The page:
For many of the past 10 years, I’ve gone walkabout with some friends into the mountains to, well, many things. It’s fun, it’s thoughtful, it’s invigorating, and it is also hard work. I’ll paint a picture to contextualize the picture.
With two friends (one I’ve known for 30+ years), we drove up into the hills, spent the night in a tent cabin, and the next morning parked and started hiking. We followed the trail up to May Lake, which is already a gorgeous high Sierra lake just above timberline. From there, my two friends had got adventurous.
So, we went around the lake and took off cross country up the ridge. This was up rock, as we were above timberline, and off trail so it was where we figured we could go.
At the top of the ridge, we had the view you see in the picture, and we headed down to the left to get to the lake. We camped in some stunted trees off to the right of the lake out of the picture. We of course had to carry our tents, stoves, water filters, sleeping bags, clothing, everything with us.
And I learned a valuable lesson. I packed in a flurry of trying to get other things done, and missed just a couple of things I should’ve brought, checked, etc. I ended up ok, but forgetting the sleep pad led to some discomfort. I could’ve been in worse shape, though my friends would’ve helped out if I didn’t have enough fuel. If I’d used the checklist my colleague created, I’d have been better off!
We day hiked the next day. You can see small plumes of smoke in the background, as there was a ‘management fire’ going on at the time. We got a blast for about 20 minutes or so, but it cleared up so I didn’t have to panic. Right before nightfall, we saw some hovering against the wall of the ridge to the left (1000′ above us, and we were at 9000’+), and I feared that it might settle down overnight.
Indeed, we woke up the last morning in smoke, and hiked back out only to find out that May Lake, Tenaya Lake, and as far as we could tell all of Tuolomne Meadows was covered. The gorgeous views were tarnished, but we feared that the fires were not those that were being managed, and indeed so we subsequently discovered. My thoughts to those who are suffering. Fortunately, we got out safe and sound.
The conversation we shared veered from philosophical discussions, personal details, and of course ridiculous humorous dialogs. There were also periods of no discussion, merely contemplating and enjoying nature. There’s something restorative about being in the wild, with vistas, wildlife, and the sounds of wind and water. You don’t have to get out there with the level of exertion and immersion we choose, but I believe there’s something primal and necessary in getting away from the daily hustle and bustle regularly.
So, how do you recharge?
mark britz says
I’m headed into the “wilderness” in a few weeks for a week Clark and yes, it’s primal. An opportunity to reengage with nature and appreciate its simple beauty and amazing relationship with mankind. Thanks for building my anticipation!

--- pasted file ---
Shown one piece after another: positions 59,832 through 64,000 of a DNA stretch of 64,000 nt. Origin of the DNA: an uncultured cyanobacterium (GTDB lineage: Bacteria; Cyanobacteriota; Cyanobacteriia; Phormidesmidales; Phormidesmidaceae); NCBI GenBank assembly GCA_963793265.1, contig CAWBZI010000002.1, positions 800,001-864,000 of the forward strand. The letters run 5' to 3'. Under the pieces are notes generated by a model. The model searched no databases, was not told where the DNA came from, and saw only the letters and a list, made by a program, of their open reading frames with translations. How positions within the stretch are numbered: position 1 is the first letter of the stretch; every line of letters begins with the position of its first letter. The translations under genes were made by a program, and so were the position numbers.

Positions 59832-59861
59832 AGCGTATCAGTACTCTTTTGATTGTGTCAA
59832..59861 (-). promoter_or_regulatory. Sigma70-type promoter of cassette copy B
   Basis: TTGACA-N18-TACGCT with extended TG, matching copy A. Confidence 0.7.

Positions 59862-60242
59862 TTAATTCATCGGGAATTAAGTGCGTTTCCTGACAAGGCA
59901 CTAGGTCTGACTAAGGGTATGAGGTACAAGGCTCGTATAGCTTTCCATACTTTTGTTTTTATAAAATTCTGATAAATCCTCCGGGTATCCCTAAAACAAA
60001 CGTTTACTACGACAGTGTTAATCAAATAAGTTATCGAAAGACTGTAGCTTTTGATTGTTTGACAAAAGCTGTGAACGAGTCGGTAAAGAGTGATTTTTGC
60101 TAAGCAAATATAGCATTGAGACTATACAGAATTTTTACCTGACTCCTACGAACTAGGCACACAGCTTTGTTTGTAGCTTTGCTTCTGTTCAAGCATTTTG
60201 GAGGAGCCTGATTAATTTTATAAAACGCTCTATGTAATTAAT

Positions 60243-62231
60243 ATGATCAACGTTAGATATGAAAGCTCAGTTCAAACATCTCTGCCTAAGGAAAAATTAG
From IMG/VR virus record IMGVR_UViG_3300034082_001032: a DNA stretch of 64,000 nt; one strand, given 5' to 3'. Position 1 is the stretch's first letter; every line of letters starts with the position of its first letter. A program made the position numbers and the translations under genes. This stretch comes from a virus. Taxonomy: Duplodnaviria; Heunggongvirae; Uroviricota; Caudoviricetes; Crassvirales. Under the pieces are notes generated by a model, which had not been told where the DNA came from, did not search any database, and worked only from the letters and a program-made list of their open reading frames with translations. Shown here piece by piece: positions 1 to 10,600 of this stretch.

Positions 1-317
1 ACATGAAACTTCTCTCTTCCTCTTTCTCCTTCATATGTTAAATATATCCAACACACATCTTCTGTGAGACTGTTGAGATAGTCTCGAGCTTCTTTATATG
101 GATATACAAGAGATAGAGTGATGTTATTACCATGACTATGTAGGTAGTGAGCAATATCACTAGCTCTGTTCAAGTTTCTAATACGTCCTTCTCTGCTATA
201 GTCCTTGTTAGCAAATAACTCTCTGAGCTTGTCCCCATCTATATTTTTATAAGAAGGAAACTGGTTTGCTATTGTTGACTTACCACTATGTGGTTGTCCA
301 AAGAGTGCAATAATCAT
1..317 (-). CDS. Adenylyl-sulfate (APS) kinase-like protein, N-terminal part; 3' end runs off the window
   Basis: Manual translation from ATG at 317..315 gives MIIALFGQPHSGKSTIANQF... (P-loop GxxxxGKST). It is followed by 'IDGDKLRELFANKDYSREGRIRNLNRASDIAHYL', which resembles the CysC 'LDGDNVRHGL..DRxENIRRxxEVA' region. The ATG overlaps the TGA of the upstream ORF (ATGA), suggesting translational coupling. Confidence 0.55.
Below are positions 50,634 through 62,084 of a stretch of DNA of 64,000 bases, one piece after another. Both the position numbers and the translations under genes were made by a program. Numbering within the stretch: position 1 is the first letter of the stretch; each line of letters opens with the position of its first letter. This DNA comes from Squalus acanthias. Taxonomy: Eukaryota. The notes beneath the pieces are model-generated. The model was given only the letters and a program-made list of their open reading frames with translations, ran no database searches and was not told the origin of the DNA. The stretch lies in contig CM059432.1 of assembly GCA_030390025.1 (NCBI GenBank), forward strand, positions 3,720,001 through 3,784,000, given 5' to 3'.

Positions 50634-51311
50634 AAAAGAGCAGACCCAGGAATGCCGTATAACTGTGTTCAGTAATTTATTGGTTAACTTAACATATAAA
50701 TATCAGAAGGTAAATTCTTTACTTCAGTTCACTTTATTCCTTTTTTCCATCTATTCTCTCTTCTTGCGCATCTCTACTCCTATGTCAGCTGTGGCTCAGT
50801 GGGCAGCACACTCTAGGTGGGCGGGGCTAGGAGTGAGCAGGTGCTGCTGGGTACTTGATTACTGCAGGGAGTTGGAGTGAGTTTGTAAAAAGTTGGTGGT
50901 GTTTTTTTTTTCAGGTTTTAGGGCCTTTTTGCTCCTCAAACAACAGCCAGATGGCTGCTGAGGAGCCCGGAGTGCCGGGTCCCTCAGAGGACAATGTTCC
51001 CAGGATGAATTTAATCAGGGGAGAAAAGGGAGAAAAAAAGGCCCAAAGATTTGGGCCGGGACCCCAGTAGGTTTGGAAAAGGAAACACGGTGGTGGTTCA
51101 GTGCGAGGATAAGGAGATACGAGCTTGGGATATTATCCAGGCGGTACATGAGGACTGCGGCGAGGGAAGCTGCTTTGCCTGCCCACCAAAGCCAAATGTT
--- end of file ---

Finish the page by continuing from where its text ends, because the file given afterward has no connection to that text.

I totally understand being in nature as a way to recharge. I’m so glad I live in the Bay area now, where there are two very different types of mountains on either side of me. To recharge, I love to walk in the Redwoods up at Big Basin Redwoods State Park – being around 2000 year old trees is just awe inspiring. But it is also interesting to contrast that with a bike ride up Mount Hamilton – in the dry mountains to the east, with smaller trees but giant pinecones.
Rob Moser says
I recognise that lake. My sister and a couple friends and I once spent several hours getting up on top of that ridge.. and a much shorter amount of time coming down again sledding the spring snow on a rain jacket – feet tucked in the hood, holding on to the sleeves. Magnificent spot. Hope the fire doesn’t do too much damage.
Holly MacDonald says
So agree Clark. For me recharging is done on the water, preferably in my sea kayak or my sailboat. I’ve just returned from 5 days paddling with whales in the Johnstone Strait, BC (west coast of Canada), which is a truly fantastic experience. Being on the water means you are attuned to what’s happening in the moment. Since we camped on the beach, it also means when off the water your focus is on the basics- food, shelter, etc. Being off the grid of course means you do the simple things in life: read actual books, play cards, talk and the like. I only missed my screens when I wanted to look something up about what we’d seen, such as: did we see two different kinds of porpoise? which whale did we paddle near today? how nomadic are seals anyway? Reminded me how wondrous our world is.
Holly, I like *all* nature, having spent significant time in the mountains, desert, and in the ocean. So the mountains is something I share with my colleagues here in the Bay Area. I go surfing with my brother when in San Diego, and that’s another recharging. Been quite a few years since I’ve been to the desert, but that was a major component of my college years. Similarly only really missed screens when we had a debate about X, Y, or Z and wanted to look it up. Sounds like a great time!